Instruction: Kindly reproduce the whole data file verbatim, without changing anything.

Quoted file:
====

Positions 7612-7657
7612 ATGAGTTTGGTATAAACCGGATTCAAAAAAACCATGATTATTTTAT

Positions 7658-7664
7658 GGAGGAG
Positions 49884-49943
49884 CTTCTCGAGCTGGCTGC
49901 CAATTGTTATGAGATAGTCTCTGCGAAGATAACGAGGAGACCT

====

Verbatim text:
Positions 7612-7657
7612 ATGAGTTTGGTATAAACCGGATTCAAAAAAACCATGATTATTTTAT

Positions 7658-7664
7658 GGAGGAG
Positions 49884-49943
49884 CTTCTCGAGCTGGCTGC
49901 CAATTGTTATGAGATAGTCTCTGCGAAGATAACGAGGAGACCT